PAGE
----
I have taken a year off from chasing deer or elk, but after my first spring hunt, every one since has been spent searching for bears in one aspect or another.  It does not matter if I have a tag, am helping a friend fill theirs, or shooting with a camera.  Hunting spring bears has become something I must do, a pilgrimage that forces me to move and act.

Part of my love revolves around the fact that it is the first hunt of the year, but it is much more than just an opportunity to spend time in the mountains.  Spring in the wilderness offers challenges, remoteness, and little pressure from other hunters.  Relaxing beside a raging bonfire, letting the sun wake you instead of an alarm, and watching animals during a time of year you might not normally, only adds to the experience.  Plus, you generally get to observe one of natures most fascinating apex predators, the American black bear.  Ursus americanus.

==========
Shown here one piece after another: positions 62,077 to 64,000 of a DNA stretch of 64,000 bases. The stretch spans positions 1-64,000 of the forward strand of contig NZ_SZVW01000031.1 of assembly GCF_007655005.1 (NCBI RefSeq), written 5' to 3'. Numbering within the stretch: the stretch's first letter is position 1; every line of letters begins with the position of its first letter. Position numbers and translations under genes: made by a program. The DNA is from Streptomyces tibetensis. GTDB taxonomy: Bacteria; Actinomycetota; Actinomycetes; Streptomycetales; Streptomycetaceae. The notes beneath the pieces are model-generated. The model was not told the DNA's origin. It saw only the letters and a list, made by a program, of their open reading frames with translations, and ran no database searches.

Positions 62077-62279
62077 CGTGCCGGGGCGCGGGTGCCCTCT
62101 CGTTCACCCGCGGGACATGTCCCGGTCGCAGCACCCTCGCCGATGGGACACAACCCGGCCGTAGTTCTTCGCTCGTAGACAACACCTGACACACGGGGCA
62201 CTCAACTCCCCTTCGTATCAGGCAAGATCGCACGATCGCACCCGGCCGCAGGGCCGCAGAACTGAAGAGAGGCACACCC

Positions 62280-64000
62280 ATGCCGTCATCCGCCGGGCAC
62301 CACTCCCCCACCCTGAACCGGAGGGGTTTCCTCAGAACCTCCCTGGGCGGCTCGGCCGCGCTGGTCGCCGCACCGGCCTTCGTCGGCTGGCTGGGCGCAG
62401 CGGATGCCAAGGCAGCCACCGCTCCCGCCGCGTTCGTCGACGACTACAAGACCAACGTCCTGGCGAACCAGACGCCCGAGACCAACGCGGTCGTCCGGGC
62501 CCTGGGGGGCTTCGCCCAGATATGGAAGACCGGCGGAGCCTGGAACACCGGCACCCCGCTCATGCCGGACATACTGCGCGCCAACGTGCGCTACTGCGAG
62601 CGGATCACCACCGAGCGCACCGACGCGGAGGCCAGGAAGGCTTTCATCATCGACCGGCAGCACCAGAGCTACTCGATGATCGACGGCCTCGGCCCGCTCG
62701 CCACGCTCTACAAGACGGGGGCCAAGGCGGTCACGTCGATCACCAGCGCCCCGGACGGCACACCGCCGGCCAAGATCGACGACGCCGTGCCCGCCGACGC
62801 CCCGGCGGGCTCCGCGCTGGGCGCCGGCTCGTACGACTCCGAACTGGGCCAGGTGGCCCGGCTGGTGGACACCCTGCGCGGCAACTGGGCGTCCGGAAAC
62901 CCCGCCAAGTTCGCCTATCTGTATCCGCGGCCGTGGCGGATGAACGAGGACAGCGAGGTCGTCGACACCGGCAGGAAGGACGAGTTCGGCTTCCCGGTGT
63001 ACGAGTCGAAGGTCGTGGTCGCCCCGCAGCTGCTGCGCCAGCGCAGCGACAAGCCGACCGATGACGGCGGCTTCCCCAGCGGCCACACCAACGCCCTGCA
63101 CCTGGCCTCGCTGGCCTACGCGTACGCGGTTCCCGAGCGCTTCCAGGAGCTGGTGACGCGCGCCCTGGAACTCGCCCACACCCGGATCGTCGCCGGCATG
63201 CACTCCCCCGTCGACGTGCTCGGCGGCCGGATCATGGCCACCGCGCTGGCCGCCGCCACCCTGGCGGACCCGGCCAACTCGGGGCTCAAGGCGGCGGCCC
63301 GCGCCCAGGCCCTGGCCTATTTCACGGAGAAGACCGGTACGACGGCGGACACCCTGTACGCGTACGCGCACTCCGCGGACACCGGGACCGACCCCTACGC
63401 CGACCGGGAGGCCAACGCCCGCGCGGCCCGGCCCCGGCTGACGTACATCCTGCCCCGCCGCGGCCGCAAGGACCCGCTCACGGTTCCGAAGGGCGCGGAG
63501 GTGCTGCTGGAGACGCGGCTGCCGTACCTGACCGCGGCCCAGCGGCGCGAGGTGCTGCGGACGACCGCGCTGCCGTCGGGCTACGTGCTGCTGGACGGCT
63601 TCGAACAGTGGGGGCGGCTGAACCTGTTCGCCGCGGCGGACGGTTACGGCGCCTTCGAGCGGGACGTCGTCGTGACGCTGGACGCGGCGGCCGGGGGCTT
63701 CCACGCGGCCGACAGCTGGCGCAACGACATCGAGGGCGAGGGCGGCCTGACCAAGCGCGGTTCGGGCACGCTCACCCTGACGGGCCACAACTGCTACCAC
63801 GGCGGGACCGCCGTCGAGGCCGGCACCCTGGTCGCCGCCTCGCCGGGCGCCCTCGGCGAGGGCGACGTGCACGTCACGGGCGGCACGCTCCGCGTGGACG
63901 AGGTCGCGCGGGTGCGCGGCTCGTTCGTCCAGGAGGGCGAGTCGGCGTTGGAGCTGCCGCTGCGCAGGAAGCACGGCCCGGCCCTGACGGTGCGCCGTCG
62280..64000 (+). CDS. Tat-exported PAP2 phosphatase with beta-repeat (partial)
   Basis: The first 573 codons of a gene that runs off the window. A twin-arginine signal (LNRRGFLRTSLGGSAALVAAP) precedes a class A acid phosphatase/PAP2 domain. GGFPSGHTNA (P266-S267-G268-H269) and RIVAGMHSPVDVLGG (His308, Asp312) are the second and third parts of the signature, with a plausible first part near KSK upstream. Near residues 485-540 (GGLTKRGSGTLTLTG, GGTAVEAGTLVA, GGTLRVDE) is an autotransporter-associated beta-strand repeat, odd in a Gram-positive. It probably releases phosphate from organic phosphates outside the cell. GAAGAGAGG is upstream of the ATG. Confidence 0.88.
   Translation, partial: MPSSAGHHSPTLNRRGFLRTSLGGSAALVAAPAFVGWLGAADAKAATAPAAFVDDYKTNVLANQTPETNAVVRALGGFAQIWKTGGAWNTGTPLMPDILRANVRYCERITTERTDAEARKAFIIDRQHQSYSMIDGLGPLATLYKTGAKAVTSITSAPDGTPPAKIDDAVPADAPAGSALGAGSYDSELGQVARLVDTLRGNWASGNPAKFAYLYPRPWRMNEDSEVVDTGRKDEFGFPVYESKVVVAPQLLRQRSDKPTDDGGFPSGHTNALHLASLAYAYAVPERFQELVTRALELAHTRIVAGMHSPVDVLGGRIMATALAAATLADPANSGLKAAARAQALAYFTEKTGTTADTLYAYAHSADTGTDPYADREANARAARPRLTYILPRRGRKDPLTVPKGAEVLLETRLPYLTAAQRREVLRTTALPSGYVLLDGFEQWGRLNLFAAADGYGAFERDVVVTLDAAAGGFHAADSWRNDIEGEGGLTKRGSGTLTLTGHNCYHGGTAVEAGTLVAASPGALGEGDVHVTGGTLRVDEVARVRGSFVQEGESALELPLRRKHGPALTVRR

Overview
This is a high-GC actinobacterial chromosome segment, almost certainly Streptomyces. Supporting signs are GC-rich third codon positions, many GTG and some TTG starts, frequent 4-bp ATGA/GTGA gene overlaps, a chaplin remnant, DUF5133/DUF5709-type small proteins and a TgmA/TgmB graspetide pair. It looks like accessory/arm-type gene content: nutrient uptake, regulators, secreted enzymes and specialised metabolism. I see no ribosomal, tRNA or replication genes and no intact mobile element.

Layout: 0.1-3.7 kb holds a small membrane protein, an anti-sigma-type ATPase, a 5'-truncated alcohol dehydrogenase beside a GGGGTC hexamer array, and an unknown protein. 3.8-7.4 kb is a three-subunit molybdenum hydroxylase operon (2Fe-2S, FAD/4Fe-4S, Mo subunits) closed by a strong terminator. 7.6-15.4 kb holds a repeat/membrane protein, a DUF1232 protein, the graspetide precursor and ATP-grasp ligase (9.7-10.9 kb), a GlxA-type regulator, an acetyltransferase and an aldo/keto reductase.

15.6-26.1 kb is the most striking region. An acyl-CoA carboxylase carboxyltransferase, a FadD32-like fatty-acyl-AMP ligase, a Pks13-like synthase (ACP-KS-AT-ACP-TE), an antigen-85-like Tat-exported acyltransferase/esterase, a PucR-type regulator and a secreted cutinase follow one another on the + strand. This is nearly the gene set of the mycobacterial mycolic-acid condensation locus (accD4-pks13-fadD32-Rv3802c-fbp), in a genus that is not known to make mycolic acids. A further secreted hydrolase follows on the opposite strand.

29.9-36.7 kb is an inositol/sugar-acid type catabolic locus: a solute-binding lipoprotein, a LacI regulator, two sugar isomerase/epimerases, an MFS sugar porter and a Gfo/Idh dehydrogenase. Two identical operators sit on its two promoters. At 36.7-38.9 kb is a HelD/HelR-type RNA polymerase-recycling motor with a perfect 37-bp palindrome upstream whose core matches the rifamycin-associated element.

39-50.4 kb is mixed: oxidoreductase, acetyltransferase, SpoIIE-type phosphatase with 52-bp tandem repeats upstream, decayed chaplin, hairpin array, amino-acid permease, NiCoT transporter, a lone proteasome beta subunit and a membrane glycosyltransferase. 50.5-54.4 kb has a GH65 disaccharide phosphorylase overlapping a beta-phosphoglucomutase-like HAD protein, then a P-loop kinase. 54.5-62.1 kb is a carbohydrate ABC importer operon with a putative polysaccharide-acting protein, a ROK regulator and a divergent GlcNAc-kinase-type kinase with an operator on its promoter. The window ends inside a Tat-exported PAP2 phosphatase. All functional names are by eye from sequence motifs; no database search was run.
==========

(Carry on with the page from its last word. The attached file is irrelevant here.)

Washington state offers spring bear hunting on a draw only basis, as opposed to states such as Idaho which offer over-the-counter opportunities.  It takes on average 2-5 years to draw most tags in Washington, and in my experience, is worth the wait.  Where else do you get to take refuge beneath a tarp for hours on end, while the weather shifts from 70 and sunny to snowing over the course of a lunch break?  Or, maybe the reason I return each year revolves around the relentless attacks from the eight-legged wood ticks that cover you night and day (that’s my personal favorite).